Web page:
The NA LCS 2017 spring split is truly a gift that keeps on giving. Just when it seemed that a clear bottom tier of teams was becoming established, Team Liquid broke out into a pre-roster lock transfer frenzy that threatens to upset the balance of power in unpredictable and exciting ways.
Though I didn’t believe Team Liquid needed to do anything drastic, they naturally went and did it anyways. Piglet gave up on evolving himself as an AD carry to better fit the meta and just moved to the mid lane instead, Youngbin came in as the bandaid AD carry, and Liquid proceeded to edge out a 2-1 victory over the limp-looking Immortals before falling 2-1 to a similarly unimpressive Echo Fox.
Despite earning one series victory, it was clear that the new iteration of Team Liquid was unlikely to be an improvement on what had come before, so they went out and made two even bigger desperation moves, paying Team SoloMid an unknown but definitely large sum of money for the rights to field Doublelift for the remainder of the spring split and also picking up Adrian from Phoenix1 to bolster the support position.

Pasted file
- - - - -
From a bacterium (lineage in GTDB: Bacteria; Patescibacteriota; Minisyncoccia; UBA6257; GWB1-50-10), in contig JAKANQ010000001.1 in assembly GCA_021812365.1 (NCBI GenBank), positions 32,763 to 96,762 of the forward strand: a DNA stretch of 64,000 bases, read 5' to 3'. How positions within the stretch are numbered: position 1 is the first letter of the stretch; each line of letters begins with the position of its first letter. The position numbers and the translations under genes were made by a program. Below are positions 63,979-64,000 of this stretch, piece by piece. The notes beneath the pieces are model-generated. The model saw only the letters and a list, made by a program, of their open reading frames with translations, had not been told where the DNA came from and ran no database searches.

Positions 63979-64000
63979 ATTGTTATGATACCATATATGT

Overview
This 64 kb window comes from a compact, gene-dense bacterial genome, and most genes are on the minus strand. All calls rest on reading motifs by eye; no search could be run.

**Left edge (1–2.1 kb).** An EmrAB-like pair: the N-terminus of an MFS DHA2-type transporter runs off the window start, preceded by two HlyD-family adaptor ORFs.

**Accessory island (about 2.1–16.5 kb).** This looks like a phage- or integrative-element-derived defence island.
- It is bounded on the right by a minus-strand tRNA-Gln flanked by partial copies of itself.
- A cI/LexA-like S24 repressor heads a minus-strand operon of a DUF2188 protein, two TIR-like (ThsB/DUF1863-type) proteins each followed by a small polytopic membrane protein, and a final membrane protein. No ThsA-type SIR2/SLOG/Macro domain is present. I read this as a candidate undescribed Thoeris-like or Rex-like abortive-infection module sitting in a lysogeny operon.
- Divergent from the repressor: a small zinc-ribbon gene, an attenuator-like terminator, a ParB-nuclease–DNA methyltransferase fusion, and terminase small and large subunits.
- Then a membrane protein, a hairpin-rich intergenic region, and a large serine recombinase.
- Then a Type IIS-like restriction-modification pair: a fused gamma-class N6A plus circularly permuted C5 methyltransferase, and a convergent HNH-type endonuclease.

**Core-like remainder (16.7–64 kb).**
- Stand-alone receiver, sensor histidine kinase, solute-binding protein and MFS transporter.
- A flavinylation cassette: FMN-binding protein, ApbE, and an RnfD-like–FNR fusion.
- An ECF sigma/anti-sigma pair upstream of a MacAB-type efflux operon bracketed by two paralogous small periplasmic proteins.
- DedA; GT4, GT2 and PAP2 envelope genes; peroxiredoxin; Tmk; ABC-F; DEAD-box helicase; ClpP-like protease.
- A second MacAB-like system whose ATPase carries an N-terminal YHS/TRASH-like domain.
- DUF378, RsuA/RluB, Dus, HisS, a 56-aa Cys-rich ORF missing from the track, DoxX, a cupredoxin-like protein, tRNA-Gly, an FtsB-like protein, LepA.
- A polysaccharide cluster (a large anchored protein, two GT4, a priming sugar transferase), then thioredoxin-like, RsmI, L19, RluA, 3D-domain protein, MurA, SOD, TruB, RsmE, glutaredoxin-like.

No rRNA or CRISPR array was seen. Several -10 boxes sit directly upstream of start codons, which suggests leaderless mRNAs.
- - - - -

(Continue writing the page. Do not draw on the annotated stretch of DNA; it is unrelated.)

To judge these moves and their implications, we have to separate our lines of thinking into two phases. First, how have Liquid improved their chances of reaching their goals in the spring split? Second, what does this tell us about the potential summer incarnation of the team?
Spring: Eighth or Bust
One caveat off the bat: we don’t know whether Adrian will be involved at all this split. The Team Liquid announcement mentions that Matt will be starting in week seven. It’s possible we’ll see Adrian for weeks eight and nine, but it’s also possible he won’t join the team until they start their pre-summer prep work.
With or without Adrian, though, Team Liquid’s latest moves have pushed them at least a few places up the power rankings of on-paper rosters, especially with Adrian’s departure weakening Phoenix1 and the Immortals reeling. As long as they don’t completely bomb their synergy, it’s definitely possible to reach eighth place, or even seventh, and avoid the Promotion Tournament. A playoff spot might be wishful thinking, but in this year’s NA LCS who can really say anything with certainty?